All’s fur in love and fashion

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Animal prints were a strong theme on the catwalks this summer. Alexander McQueen and Francesco Scognamiglio used them in graphic black and white on a coat and trouser suit respectively. Michael Kors did a calf-hair clutch bag and cowhide trousers, Jill Stewart a printed rabbit skin skirt and Giuseppe Zanotti trotted out pony-hair boots … and that’s even without the perennial ubiquitous leopardskin print, always to be seen on every high street. Year in, year out, from one decade to the next.

A leopardskin loincloth is essential wear for those big state occasions, as King Mswati III of Swaziland demonstrates

For when were animal prints not in vogue? Ever since Man (and woman) first ventured outside their caves with a freshly skinned bison covering their naughty bits, animal prints have been a hot trend. From skins being valued for their warmth, they evolved into status symbols for kings and the nobility – exotic furs imported from Africa were affordable only to the richest and most powerful members of society. Leopardskin is still worn as ceremonial dress by the highest-ranking men in African tribes. King Mswati III of Swaziland particularly favours loincloths made from the real McCoy. And on state occasions, British peers don ermine-trimmed robes, despite central heating having reached Westminster.

Many psychologists actually believe that fashion’s fascination with the look is due to the patterns being engrained in our DNA from those prehistoric times when nothing came between an animal skin and Man’s own.

The cult of Dionysus has much to answer for, too. The god of wine, revelry and debauchery is often shown riding a leopard and wearing a leopardskin. Myth has it that his followers wear the look in homage to him.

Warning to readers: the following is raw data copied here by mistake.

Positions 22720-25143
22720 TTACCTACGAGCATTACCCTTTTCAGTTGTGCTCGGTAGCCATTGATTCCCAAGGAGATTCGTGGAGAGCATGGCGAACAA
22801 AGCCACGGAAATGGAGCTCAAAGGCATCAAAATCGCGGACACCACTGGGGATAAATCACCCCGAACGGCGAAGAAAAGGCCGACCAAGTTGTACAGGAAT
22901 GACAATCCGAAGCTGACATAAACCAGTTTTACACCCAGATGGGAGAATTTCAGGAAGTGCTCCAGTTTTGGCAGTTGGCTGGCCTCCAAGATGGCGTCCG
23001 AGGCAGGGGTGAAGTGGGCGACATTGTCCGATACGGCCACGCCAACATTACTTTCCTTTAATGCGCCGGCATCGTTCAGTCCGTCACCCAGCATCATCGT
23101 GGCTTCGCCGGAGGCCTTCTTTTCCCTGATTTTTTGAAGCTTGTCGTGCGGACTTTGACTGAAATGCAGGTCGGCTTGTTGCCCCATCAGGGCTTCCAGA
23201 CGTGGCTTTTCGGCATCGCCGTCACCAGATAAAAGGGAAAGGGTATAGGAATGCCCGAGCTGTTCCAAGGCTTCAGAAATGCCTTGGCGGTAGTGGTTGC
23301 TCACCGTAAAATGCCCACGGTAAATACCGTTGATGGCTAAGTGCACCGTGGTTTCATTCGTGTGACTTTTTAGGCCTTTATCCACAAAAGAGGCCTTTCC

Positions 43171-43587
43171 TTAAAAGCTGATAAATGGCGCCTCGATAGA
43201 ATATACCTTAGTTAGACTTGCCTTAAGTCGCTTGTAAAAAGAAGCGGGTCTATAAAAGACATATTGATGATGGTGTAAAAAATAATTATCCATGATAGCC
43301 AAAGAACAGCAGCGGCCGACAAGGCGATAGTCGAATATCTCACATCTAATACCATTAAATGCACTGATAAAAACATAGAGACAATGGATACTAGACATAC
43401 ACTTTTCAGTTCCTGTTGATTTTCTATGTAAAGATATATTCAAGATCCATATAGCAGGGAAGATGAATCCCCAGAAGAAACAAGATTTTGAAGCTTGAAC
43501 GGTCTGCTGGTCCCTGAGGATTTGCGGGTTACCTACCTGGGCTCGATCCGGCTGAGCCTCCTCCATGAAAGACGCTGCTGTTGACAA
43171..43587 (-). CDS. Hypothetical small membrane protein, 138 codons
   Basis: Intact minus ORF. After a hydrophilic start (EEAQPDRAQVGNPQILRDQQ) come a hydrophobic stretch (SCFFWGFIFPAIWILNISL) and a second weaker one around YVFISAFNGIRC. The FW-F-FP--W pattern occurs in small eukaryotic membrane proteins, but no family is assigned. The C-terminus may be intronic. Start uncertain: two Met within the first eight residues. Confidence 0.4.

More recently, Hollywood and celebrities popularised animal prints, especially the leopardskin. In the 30s and 40s, Joan Crawford, Carole Lombard, Rita Hayworth, Bette Davis and Josephine Baker (who had a pet leopard named Chiquita) lent the style an elegant and sophisticated image. But in the 50s, screen sirens Bettie Page and Jayne Mansfield gave it a sexier, even a little vulgar, edge. Bonkbuster novelist Jackie Collins kept the trend going virtually single-handedly throughout the 80s. Today, no-one rocks leopardskin quite like Kate Moss. And she’s a paid-up follower of Dionysus all right.

Kate rocks the leopardskin look

Ocelot and tiger and zebra stripes are also fashion favourites, while snakeskin, crocodile and alligator – the genuine article and, more ethically, reproductions – are popular for bags and belts.

My animal print garments from the 80s are an enduring hit at the retro clothes fairs where I sell. At November’s Vintage Event at Balham Bowls Club and at Clapham’s Art + Cake in October, it was the leopard skin print shell tops, T-shirts and scarves that went as fast as a puma hitting the January sales. But there are still a few prize items left for sale, including this gorgeous, never-worn snakeskin print dress.

It was bought in the 80s from the British upmarket fashion chain Warehouse, and has never been worn. A size 12 (USA 8/9), it’s 39 inches long from the neckline to just below the knee. It’s made of a stretchy jersey fabric (100% polyamide) with a velvety finish and a black / white / beige snakeskin print. And it’s yours for just £19.99.

The silver-coloured metal chain belt with Navajo symbols on it pictured with the dress is also for sale separately at £7.99.

I accept payment by PayPal. If you’re interested, please contact me at metroretrooflondon@gmail.com.

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